How to manage issues with your child care service

How to manage issues with your child care service

No matter how much time and effort parents put in to finding a child care service, it is almost inevitable that problems will arise at some stage. Dealing with these concerns as soon as they come to hand is the best way of ensuring a satisfactory outcome for you, your child and the care provider.

Managing Complaints
In Australia child care services are required to develop and follow grievance and/or complaints handling procedures, however, many parents are unaware of this and are unsure about the most effective way of dealing with their concerns.

Make a point of asking your service about its complaints handling procedures before you enrol your child. Where possible you should follow the established procedures when you have a concern.

The issues parents have in relation to their service can usually be divided into two categories. The first group of concerns are personal and relate to individual worries about the care given to a particular child, or differences in belief about the best ways to care for a child.

Some common examples of these kinds of complaints are carers letting children get dirty during the day or not giving children enough to eat. These concerns are best dealt with through direct communication with your care provider or the director of the service your child attends and can often be dealt with through a simple chat when the matter first comes to hand.

The second category of issues regularly identified by parents are to do with child care services which break the rules and regulations governing how they are supposed to operate.

Some examples of rule violations are child care services which care for more children than they are licensed for, the use of inappropriate discipline and leaving children unattended.

The Australian Children's Education and Care Quality Authority (ACECQA) is the national body working to ensure that child care services stick to the established rules and provide high quality early childhood education under the National Quality Framework.

However, the State and Territory Governments are responsible for dealing with concerns and complaints about individual services so if you have spoken to your service about your concerns and feel they are not responding or following the complaints/grievance procedure you can contact the relevant regulatory authority in your State or Territory to complain. Click here to identify who you should contact.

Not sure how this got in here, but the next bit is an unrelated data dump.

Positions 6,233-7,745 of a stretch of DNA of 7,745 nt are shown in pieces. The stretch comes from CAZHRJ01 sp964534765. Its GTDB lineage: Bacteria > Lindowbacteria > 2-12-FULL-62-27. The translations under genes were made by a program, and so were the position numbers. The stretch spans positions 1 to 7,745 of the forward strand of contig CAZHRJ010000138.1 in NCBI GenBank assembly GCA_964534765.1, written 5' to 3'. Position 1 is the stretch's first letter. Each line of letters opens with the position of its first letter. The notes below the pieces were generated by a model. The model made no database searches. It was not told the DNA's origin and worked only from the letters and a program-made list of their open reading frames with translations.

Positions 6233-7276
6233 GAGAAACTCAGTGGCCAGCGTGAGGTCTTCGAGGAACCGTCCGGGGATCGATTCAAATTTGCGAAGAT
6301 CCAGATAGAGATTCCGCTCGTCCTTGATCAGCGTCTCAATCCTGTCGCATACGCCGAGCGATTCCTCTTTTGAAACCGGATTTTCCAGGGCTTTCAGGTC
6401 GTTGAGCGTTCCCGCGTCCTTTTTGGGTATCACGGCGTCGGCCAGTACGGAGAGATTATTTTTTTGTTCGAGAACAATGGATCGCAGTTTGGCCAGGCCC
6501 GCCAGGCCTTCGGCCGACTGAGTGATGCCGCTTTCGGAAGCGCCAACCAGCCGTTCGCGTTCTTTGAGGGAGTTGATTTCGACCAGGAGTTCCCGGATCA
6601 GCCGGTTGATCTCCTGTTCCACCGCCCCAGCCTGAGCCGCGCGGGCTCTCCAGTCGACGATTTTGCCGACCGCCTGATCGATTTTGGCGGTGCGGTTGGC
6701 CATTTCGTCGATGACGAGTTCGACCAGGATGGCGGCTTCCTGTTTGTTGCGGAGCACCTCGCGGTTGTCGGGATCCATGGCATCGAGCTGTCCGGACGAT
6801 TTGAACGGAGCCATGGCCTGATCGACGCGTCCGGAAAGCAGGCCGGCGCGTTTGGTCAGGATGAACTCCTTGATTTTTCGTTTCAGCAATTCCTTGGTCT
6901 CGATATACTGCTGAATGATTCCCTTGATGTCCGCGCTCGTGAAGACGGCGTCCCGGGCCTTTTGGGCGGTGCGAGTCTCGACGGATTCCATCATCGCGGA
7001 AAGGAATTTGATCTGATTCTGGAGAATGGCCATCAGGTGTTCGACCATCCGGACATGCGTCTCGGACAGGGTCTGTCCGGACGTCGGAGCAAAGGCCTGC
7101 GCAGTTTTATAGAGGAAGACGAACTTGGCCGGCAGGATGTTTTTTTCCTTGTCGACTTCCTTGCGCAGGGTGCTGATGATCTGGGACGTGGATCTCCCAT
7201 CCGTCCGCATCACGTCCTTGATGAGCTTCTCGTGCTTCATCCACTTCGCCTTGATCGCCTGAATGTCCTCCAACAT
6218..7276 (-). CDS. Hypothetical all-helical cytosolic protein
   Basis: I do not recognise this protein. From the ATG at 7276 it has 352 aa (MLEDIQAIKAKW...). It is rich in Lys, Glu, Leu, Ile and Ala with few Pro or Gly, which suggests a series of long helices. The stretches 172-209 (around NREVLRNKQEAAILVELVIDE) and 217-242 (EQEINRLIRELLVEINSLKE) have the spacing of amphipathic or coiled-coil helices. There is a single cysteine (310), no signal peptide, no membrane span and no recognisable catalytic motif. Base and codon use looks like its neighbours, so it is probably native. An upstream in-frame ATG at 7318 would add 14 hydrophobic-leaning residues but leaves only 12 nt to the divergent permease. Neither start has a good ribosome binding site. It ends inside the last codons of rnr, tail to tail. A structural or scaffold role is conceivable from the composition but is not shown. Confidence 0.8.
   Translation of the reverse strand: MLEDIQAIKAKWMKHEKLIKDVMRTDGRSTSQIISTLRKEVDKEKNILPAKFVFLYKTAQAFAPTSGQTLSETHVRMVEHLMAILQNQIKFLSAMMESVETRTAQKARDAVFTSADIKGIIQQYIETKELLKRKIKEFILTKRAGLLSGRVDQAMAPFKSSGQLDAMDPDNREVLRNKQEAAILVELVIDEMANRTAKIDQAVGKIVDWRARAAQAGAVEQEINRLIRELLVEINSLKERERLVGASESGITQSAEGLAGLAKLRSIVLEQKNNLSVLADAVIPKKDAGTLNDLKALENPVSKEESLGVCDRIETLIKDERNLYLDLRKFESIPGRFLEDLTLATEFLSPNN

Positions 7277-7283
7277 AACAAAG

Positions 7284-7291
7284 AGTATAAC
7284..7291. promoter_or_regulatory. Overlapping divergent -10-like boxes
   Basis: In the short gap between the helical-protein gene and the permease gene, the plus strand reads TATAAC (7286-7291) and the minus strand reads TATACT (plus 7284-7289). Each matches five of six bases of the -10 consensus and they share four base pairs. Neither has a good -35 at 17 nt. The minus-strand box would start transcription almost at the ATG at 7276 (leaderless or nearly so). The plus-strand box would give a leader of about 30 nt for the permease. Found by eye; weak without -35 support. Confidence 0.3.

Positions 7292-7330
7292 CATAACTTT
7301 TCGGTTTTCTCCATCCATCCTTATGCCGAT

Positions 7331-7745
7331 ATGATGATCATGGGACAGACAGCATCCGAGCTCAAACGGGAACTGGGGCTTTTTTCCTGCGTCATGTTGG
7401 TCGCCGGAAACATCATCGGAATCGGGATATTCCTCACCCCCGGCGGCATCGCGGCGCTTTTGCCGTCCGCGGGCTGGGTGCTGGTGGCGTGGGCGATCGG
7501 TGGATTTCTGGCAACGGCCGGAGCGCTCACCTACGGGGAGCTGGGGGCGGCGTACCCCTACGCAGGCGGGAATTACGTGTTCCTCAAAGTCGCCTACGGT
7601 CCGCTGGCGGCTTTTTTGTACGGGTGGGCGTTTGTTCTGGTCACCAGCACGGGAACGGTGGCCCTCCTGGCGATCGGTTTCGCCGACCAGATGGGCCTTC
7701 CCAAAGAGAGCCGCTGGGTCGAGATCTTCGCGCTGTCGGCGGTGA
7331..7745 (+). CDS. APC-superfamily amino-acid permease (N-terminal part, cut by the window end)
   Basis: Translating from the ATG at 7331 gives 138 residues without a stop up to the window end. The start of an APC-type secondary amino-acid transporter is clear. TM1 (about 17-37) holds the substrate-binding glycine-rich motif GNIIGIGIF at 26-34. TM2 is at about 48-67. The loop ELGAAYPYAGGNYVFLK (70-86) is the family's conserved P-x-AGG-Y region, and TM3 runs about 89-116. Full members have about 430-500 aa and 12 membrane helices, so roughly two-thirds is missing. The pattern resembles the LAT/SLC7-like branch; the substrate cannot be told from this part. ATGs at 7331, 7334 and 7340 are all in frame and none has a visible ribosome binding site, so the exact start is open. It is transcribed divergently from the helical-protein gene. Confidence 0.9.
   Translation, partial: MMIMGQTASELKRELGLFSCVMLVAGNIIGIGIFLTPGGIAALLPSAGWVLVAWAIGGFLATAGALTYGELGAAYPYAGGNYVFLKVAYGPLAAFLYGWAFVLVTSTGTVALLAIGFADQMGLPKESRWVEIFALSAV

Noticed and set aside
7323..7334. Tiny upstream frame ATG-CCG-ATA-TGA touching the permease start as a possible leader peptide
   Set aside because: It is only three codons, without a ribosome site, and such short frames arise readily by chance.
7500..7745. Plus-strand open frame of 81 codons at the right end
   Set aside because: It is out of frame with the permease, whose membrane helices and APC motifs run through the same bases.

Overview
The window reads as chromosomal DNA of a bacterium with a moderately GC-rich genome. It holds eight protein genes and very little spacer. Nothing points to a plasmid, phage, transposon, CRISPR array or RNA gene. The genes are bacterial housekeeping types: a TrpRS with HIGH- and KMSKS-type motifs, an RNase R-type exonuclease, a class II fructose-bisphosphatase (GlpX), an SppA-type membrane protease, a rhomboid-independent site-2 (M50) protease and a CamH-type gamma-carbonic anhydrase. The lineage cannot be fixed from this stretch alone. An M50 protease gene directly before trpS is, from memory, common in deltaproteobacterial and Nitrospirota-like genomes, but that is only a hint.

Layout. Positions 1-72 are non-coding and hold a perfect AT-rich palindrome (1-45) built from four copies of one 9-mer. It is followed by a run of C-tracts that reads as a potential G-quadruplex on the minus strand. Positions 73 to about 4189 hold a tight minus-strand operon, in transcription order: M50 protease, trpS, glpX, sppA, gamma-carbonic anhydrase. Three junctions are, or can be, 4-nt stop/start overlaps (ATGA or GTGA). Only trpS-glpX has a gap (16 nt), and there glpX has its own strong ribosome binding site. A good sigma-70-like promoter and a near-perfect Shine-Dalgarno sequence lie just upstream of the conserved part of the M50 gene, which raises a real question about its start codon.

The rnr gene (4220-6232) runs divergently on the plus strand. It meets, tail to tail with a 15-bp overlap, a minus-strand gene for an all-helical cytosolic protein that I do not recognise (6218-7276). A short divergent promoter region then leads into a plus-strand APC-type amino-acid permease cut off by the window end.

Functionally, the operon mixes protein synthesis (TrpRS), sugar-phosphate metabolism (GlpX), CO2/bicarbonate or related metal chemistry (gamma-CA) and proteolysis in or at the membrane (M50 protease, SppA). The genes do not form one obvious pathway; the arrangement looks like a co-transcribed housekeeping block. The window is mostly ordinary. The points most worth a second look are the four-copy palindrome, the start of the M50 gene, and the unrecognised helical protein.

The Importance of Communication
Good communication is a key part of avoiding or reducing complaints and ideally should begin before your child enters the care service. An easy-to-read written agreement outlining how the care arrangement will operate will serve as a reminder of each party's obligations. This agreement should be reviewed regularly to take in to account any changes in the relationship.

Both parents and carers have an obligation to stick to the guidelines set out in this agreement and should work on changing rules which aren't working. Successful compromises can often be worked out when the parents and carers like and trust each other and ultimately this will be in the best interests of your child.

Dealing With Problems
Talking with your care provider as soon as a problem emerges will help you resolve your concerns quickly and effectively, consider the following points before you have the conversation:

  • Clearly identify your concerns and know how you would like to resolve them – adopt a problem solving approach to the conversation.
  • Be very clear about where you stand on the issue and think about what you would be willing to compromise on and what, in your opinion, is non-negotiable in the development of a solution.
  • Be sure to choose an appropriate time and location to explain your concerns. It may not be constructive to hold the discussion in front of your child or other parents.
  • Adopt a tactful non-accusatory manner and be sure to cover positives as well as negatives. This will help to reassure the carer that the concern isn't personal.
  • Take time to listen to the carer's point of view and make sure you clarify facts and feelings until you arrive at a common understanding of the problem.
  • Try to finish the conversation with an understanding about how the situation will be progressed, even if you agree to disagree and decide to move your child to another service.
  • Let your care provider know if, in your opinion, the situation improves and if it doesn't either contact your State authority or explore the possibility of moving your child in to another service.

Having regular informal chats with your care provider will help you build a positive, open relationship which should make it easier for you to avoid issues before they arise and address any concerns which do come up.

Remember that maintaining a successful child care arrangement is a two-way partnership that requires your constant involvement. Despite the excellent care available in Australia you may never feel completely satisfied with the arrangement and it is important to establish a comfort level so that you are able to leave your child at the service each day without worrying!



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